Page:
When it comes to your restaurant menu, bigger does not necessarily equal better. As a matter of fact, in recent years, there’s actually been a trend toward downsizing menus for better focus and overall success in dining establishments.
There are many benefits to reducing the size of your menu. A smaller menu can help streamline and improve the ordering process and service, and it can also help create a more efficient and far more cost effective kitchen. It also helps your restaurant really focus on what it does best, which means that you’ll improve the overall customer experience.
Ready to see for yourself how downsizing your menu can benefit your restaurant? Here, we’ll discuss ten compelling reasons why you might want to make your menu smaller.
You’ll gain clarity on your restaurant concept. When you reduce the size of your menu, your offerings are distilled down to reduce extraneous dishes that aren’t in line with your overall concept. This means that each and every dish that is left can be a more pure reflection of your restaurant’s concept.
For example, if you run a burgers-and-fries establishment, it might make sense to offer burgers, veggie burgers, hot dogs, and grilled cheese; however, offering three types of soup and four types of salad on a daily basis might not make as much sense. If it’s not what people come to your establishment to eat, why offer these items, particularly if they are costly to make and require that you stock extra ingredients?
Reducing items which don’t fit your restaurant’s concept frees you up to focus on what is important to your business, and sharing with your customers the dishes which reflect your vision.
It will emphasize your chef’s strengths. Have you ever heard the term “jack of all trades, master of none”? Basically, it means that when spread too thin, there’s no mastery of a single task. This is true with cuisine, too. If your chef is trained in making beautiful french cuisine, his or her talents are probably not best utilized creating the hummus plate or flatbread appetizers that you added to the menu to try to please the crowds.
With a smaller menu, you can reduce “clutter” from the menu and focus on your chef’s strengths. It’s understandable to want to put people-pleasing dishes on your menu, but if they aren’t emphasizing your chef’s strengths, they won’t captivate your customers, and chances are, the chef is getting burned out making food that doesn’t excite him or her. With a smaller menu, each dish will showcase the best your chef has to offer.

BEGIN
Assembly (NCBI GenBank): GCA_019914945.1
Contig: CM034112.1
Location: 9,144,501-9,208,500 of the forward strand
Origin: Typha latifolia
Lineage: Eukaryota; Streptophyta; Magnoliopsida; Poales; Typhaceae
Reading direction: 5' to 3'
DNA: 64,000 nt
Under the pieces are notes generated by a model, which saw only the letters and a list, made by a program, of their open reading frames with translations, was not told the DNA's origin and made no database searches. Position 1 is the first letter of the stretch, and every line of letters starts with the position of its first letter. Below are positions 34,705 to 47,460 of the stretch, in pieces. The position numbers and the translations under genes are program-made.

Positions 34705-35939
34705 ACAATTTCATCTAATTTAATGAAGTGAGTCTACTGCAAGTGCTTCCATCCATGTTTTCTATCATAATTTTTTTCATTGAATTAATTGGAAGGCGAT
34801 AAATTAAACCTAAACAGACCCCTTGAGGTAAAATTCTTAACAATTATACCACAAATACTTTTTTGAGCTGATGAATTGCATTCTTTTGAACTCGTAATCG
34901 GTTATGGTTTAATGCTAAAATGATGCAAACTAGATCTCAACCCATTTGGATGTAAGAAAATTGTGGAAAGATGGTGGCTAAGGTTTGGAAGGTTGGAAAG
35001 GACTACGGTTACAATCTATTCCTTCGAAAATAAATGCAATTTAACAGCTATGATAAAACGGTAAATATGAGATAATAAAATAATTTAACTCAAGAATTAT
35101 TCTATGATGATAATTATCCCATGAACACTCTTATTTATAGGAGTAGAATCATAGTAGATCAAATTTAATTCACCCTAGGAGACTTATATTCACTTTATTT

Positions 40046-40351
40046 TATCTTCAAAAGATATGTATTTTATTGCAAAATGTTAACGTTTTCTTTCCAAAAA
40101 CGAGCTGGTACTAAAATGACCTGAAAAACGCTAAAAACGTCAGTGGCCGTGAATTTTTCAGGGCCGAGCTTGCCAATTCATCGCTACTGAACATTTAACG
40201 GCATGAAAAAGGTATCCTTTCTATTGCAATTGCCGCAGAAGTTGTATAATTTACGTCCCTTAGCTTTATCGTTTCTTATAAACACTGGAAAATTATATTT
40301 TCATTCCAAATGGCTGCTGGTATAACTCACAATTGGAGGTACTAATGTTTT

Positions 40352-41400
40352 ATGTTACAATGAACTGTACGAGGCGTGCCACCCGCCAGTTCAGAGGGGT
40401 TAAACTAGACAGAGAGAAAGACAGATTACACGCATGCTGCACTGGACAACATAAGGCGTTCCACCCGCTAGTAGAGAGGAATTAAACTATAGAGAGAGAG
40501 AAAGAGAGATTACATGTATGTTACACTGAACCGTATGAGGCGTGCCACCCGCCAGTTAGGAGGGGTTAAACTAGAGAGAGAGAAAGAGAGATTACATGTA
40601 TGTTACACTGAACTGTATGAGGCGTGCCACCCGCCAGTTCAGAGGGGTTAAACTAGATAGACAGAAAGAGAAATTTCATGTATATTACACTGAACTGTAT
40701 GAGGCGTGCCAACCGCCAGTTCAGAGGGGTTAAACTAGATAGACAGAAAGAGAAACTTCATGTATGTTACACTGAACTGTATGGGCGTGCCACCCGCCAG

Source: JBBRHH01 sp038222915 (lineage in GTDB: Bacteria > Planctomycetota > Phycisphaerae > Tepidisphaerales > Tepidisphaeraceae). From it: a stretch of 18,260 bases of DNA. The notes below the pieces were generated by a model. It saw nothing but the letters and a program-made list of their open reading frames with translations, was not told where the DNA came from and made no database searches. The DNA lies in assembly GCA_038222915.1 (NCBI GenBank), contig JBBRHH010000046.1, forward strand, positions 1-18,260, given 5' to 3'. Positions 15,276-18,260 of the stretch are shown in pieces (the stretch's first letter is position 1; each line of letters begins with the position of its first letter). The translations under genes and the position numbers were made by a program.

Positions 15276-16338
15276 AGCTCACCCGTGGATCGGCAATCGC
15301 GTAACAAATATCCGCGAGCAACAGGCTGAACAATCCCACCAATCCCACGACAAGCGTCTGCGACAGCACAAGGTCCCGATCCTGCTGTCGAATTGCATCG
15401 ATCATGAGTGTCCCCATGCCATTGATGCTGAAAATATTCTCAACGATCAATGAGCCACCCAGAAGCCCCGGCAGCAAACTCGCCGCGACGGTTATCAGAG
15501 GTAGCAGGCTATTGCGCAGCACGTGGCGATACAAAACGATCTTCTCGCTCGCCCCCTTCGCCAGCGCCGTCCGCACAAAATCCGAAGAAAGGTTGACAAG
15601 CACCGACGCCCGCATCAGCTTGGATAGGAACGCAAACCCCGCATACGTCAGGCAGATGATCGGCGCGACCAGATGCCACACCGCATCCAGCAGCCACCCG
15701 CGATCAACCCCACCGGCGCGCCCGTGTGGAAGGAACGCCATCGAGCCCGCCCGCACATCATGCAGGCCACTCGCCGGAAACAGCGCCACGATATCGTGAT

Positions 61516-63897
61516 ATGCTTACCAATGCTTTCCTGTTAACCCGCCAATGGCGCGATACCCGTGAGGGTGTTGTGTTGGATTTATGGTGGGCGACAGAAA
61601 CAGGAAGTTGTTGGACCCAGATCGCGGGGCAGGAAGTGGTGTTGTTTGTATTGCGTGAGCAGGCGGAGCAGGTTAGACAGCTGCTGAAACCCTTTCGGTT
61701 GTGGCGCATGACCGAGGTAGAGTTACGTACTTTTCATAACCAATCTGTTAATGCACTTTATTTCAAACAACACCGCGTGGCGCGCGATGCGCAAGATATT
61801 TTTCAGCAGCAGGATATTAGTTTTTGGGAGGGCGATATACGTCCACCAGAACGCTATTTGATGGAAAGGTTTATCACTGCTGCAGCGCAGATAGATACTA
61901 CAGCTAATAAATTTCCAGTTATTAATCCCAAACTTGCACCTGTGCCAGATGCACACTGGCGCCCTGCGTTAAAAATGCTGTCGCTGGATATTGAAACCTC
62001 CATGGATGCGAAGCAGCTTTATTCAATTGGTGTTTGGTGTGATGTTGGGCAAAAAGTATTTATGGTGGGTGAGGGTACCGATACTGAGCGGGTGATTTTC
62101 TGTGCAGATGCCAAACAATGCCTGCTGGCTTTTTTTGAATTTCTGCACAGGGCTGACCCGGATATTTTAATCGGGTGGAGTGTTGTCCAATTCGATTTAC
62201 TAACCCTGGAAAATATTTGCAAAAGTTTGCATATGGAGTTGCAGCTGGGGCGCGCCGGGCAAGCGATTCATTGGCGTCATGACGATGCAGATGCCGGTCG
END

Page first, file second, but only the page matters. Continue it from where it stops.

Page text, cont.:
It makes ordering easier. From an ordering standpoint, a smaller menu is far superior than a large one. When a customer is bombarded with too many different choices, it can be overwhelming. There is actually evidence that when faced with too many choices, customers get “decision fatigue” and end up feeling unhappy about any of them.
However, if your menu is smaller and designed in a simple, easy to read layout, deciding what to order is going to be far easier (and quicker) for customers. This will make things simpler for the servers, too–which will make their jobs more enjoyable, and help your employees feel appreciated.
It makes customization easier. Increasingly in recent years, there has been a high demand for customization of menu items. This is partially due to the rising awareness of such food conditions as gluten sensitivity or intolerance, as well as the rising popularity of particular diets which are adopted for either health or ethical reasons such as vegan, paleo, and low-carb diets.
Many restaurants have responded by expanding their menus, offering separate dishes that are suitable for each diet. However, there is a solution which can actually keep your menu smaller: simply offer more customization of the (fewer) dishes that you offer, so that meals can be made to suit a variety of diets. It will increase the reach of your restaurant’s menu while still maintaining a small size.
Create a boutique feel. When you go into a greasy spoon diner, you expect a mile-long menu with all sorts of options. However, when you walk into a high end restaurant, such a menu can come off as cheap and low class–remember the “decision fatigue” discussed in #3?
Think of your restaurant menu like a retail boutique. You want each menu item to be a standout in your display. By having a shorter menu, it instantly shines a spotlight on each dish, which gives your establishment a more high-end feel.
It makes your kitchen more efficient. A shorter menu will make your kitchen more efficient in a number of different ways. Here are just a few:
First, it will save you time. Stocking supplies for fewer dishes means that you’ll need to order fewer individual items. This could even reduce the amount of food vendors you need to work with, too, which will save you time in reducing the number of invoices you have to deal with at the end of each month.
Second, it can save you money. Even though you might be ordering fewer individual ingredients, you’re probably ordering in greater bulk, which may mean that you can negotiate a better deal with your vendor and keep food costs down.
Third, a smaller menu will help you reduce food waste. With fewer items on the menu, it’s easier to keep track of how much you need of any given ingredient, so you’re less likely to find yourself with an excess. Not only will this have a great effect on your bottom line, but it will make your restaurant more sustainable and environmentally friendly, too!
Conclusion: Reducing the size of your restaurant menu can have a huge effect on your restaurant’s profits. A smaller, stronger menu can result in more efficient service, more consistent cooking, and an overall improved customer experience. Consider where you could “trim the fat” from your restaurant menu to make your business more nimble!
How large is your menu?